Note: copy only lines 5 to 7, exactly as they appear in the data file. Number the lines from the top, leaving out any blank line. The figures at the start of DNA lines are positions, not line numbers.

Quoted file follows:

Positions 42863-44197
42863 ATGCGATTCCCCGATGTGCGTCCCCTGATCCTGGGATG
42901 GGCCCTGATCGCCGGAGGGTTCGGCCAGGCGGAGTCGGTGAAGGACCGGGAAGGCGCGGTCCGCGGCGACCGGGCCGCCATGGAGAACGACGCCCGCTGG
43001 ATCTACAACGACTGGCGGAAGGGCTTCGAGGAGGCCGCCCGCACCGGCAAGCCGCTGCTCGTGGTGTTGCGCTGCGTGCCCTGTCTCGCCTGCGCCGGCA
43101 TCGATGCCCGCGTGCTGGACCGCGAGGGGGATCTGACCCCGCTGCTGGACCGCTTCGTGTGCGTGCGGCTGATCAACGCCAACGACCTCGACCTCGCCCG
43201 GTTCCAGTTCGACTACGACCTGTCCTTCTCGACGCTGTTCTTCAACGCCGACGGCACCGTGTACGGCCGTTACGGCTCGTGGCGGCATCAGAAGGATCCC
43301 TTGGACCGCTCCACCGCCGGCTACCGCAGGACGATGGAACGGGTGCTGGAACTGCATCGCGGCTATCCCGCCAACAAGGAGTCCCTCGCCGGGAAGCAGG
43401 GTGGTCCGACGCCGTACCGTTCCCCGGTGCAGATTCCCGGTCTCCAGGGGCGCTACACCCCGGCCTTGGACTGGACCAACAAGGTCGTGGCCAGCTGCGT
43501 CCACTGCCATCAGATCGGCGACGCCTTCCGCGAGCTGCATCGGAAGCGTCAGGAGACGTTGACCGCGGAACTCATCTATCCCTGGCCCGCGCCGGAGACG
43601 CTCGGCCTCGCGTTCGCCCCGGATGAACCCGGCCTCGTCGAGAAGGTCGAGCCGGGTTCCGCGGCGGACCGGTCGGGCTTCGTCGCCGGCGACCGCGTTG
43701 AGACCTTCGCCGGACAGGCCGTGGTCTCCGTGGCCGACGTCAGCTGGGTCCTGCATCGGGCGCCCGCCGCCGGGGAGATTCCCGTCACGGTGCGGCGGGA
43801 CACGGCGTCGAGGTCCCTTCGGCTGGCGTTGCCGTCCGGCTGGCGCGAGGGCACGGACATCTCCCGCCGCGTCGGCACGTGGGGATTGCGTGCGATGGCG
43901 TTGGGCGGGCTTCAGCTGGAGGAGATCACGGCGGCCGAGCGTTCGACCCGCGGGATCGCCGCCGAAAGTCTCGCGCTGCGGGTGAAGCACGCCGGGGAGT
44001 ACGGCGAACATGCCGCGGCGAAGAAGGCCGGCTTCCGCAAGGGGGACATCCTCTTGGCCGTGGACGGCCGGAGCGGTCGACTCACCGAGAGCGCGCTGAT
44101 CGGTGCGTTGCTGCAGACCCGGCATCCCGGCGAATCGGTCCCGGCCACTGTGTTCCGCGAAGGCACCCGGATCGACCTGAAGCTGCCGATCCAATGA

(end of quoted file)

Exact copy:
43101 TCGATGCCCGCGTGCTGGACCGCGAGGGGGATCTGACCCCGCTGCTGGACCGCTTCGTGTGCGTGCGGCTGATCAACGCCAACGACCTCGACCTCGCCCG
43201 GTTCCAGTTCGACTACGACCTGTCCTTCTCGACGCTGTTCTTCAACGCCGACGGCACCGTGTACGGCCGTTACGGCTCGTGGCGGCATCAGAAGGATCCC
43301 TTGGACCGCTCCACCGCCGGCTACCGCAGGACGATGGAACGGGTGCTGGAACTGCATCGCGGCTATCCCGCCAACAAGGAGTCCCTCGCCGGGAAGCAGG